With over 60 titles to his credit, Stephen King is one of the world’s most prolific authors—and he has been terrifying and captivating us with his prose for nearly half a century. The scariest part? He seems to get better at it as the years go by. What many King newcomers are surprised to find, however, is that he’s no one-trick pony—King’s writing can and does detour from his familiar grisly stomping grounds. It can be said that his true subject matter is the darker side of human nature. However, he provides a strong counterweight to the darkness by showing us the humor, levity, and innocence in even the most dastardly of his characters. In addition, King’s career has been, in many ways, a love letter to his home state of Maine—you can’t get through a King novel without wanting to visit. In this way, King’s books transcend genre and appeal to all lovers of the written word. So forget what you’ve seen in the movies—whether you’re new to Stephen King’s oeuvre, or you’re working on indoctrinating a friend, reading the following 10 books is nonnegotiable. (If you’re looking for a more complete list, check out our ranking of every single one of Stephen King’s novels to date—49 of them so far!)
King’s first published work is the story of a shy, good-natured teenager who wants what all high school kids want: to have friends and to be “normal.” Not that Carrie has any idea what normal really is, since she has spent the whole of her young life being harangued by her abusive religious zealot of a mother, and tormented by the cruel kids at school. The thing is, Carrie isn’t, strictly speaking, “normal.” She has a supernatural gift those who mistreat her could only dream about. She will have to choose whether to call on this power when the going gets tough.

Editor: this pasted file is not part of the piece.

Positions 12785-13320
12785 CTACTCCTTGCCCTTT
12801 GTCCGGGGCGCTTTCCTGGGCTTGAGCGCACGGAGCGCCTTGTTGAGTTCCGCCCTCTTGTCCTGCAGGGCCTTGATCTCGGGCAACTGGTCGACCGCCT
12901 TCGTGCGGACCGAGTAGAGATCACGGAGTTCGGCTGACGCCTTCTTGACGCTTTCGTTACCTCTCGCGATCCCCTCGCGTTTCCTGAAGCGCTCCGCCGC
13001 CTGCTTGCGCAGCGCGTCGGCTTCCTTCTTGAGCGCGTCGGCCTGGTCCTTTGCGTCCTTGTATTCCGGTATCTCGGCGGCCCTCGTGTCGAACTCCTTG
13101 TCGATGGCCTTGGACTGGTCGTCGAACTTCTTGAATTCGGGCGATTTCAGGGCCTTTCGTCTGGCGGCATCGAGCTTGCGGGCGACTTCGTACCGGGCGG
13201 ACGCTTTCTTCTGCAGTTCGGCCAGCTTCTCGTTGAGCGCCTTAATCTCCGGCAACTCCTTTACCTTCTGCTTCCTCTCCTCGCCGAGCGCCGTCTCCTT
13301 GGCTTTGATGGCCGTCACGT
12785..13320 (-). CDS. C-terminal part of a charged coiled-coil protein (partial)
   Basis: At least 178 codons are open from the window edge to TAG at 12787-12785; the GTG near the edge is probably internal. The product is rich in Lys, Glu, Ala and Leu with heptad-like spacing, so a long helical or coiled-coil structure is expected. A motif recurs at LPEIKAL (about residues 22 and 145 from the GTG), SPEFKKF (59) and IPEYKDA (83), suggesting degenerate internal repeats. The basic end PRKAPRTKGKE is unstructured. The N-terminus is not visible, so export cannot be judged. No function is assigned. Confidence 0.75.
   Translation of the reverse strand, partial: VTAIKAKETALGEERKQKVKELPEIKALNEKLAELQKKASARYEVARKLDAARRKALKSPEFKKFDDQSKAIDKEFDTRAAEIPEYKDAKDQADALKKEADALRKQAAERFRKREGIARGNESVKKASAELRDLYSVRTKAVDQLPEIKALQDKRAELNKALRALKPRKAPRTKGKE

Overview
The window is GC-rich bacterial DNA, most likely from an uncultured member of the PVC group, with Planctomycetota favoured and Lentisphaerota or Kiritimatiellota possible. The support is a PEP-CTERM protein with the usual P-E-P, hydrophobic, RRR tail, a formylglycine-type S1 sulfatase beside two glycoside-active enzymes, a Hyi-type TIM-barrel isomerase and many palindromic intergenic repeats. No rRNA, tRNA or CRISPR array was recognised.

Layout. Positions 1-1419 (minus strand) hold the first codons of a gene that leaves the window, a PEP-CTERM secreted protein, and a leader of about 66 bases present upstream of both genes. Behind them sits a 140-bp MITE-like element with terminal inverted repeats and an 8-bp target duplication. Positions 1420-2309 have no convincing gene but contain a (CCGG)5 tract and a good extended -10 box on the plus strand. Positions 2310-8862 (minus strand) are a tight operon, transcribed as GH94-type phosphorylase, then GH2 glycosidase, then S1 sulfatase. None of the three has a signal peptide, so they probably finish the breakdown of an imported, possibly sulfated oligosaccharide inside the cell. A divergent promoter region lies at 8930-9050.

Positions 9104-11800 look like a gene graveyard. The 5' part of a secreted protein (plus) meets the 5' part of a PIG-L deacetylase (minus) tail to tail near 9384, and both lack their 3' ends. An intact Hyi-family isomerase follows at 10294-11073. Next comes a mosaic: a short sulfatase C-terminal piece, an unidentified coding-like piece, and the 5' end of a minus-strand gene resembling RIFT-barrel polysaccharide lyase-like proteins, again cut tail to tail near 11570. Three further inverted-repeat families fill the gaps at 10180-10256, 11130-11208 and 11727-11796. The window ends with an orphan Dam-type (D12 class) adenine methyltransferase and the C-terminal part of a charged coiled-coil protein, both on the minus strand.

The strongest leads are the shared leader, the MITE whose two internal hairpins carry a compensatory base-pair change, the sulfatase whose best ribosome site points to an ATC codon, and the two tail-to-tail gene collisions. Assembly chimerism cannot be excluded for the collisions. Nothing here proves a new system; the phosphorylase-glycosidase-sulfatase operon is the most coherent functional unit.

9. The Shining
Did we say forget what you’ve seen in the movies? Because nowhere in King’s work is that sentiment more necessary than with respect to The Shining. Yes, we all love Jack Nicholson, and yes, the movie was great. It was just a very, very different story from the book. Jack Torrance jumps at the opportunity to become the caretaker for the majestic yet unsettling Overlook Hotel, with wife Wendy and son Danny along for the ride. Things get darker and more horrifying from there, with the hotel coming to vivid life around the family, and turning what was supposed to be a respite from the outside world into a terrorizing intrapsychic nightmare. In addition to much stronger, more well-rounded characters, get ready for lots of hotel fixtures you won’t recall from the movie, including the world’s scariest shrubbery and a boiler room that will make you fear your basement for life. As a bonus, check out recently released sequel Doctor Sleep.
8. Pet Sematary
One word sums up this King favorite: underrated. The novel is classic King—it starts with a happy family in a small town. All is well, until a heavy dose of tragedy and a generous sprinkling of the paranormal rip this story right off the rails. This book is best known for its scary subject matter (King was way ahead of the curve on the whole “creepy kids” trend Hollywood became very fond of a few years later). However, it’s the depth of the familial bond and all the love and grief that comes along with it that truly make this story one to remember.
7. The Dead Zone
If you’re looking for that quintessential King novel that will ensure you spend many evening hours glued to its pages when you should be sleeping, this is it. Johnny Smith is a teacher who has fallen into a coma after a tragic accident. Upon waking, he is shocked to learn that he has psychic abilities. As time passes, Johnny struggles to navigate the world with his new gifts, and is faced with a stomach-turning choice about whether to do the wrong thing for the right reasons. This is one of King’s most masterfully paced books, and it will keep you riveted until the final curtain falls.